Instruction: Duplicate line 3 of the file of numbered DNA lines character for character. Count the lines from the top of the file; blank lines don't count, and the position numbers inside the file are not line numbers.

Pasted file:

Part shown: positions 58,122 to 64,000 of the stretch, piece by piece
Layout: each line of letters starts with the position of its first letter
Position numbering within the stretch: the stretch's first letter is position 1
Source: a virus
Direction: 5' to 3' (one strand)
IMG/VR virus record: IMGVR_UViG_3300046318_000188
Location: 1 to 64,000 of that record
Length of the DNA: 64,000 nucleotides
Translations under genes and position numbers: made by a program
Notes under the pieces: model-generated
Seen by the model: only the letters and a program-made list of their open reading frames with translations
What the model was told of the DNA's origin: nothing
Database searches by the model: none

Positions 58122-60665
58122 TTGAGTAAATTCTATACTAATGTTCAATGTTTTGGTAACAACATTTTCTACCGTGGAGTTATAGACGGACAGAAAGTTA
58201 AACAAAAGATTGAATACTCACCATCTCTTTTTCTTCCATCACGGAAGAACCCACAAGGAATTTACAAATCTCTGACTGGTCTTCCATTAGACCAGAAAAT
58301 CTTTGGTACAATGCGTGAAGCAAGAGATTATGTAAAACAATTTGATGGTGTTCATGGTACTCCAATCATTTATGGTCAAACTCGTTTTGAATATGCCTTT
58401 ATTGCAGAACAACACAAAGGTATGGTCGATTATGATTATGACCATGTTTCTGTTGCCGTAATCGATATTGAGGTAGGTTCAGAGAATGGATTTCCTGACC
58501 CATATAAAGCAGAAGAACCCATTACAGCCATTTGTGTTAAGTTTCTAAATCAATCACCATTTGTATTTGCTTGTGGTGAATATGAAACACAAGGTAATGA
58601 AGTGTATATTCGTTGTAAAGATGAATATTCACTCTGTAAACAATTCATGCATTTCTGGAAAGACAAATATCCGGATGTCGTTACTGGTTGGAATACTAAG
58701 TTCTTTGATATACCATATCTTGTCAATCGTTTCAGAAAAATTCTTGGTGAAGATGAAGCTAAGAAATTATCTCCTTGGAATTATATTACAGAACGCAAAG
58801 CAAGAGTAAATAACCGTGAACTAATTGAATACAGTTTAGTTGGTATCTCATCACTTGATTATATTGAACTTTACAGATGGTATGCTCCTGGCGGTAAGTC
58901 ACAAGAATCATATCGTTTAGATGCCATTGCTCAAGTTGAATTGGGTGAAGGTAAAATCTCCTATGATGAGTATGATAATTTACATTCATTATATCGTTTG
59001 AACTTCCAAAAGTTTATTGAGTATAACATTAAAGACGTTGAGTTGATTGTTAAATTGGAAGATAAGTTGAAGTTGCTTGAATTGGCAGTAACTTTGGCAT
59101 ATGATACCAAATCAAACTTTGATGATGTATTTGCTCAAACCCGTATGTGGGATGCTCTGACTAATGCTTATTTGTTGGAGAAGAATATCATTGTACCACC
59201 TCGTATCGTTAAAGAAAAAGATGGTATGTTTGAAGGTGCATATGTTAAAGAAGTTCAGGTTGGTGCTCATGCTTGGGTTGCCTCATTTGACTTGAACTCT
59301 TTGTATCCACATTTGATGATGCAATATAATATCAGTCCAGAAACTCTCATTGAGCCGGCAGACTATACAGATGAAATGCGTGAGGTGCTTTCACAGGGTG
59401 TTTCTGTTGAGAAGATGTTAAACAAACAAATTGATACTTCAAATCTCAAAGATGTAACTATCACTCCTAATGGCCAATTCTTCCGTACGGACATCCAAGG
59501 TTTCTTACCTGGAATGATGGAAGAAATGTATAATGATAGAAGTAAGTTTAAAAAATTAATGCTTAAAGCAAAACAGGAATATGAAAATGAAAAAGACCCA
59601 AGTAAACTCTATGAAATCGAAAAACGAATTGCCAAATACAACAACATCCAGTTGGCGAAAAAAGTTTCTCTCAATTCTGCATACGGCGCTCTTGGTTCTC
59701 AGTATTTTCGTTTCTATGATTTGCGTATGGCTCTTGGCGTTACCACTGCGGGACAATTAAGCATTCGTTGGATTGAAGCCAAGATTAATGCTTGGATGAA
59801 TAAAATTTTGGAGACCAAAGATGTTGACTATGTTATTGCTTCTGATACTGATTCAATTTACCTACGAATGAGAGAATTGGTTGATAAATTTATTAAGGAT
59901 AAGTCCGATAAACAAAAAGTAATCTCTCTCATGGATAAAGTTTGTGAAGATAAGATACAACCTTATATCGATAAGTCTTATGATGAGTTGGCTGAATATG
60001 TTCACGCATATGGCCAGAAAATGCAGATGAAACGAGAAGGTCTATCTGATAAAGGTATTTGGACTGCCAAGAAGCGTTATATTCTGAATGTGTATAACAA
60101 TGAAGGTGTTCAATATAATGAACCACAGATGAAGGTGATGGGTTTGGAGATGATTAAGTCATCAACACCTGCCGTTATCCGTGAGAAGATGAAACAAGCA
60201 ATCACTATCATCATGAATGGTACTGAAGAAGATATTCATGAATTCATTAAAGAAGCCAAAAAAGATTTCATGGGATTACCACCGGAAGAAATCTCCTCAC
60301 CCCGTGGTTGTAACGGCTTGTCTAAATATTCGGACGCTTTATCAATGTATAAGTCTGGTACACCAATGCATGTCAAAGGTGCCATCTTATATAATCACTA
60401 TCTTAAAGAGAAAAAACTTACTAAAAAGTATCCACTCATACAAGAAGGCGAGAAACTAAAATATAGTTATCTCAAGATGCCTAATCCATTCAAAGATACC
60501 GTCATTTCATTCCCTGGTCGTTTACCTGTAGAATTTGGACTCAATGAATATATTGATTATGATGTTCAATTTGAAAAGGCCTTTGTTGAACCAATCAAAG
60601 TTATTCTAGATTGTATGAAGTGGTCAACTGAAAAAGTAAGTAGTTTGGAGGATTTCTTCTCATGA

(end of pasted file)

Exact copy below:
Position numbering within the stretch: the stretch's first letter is position 1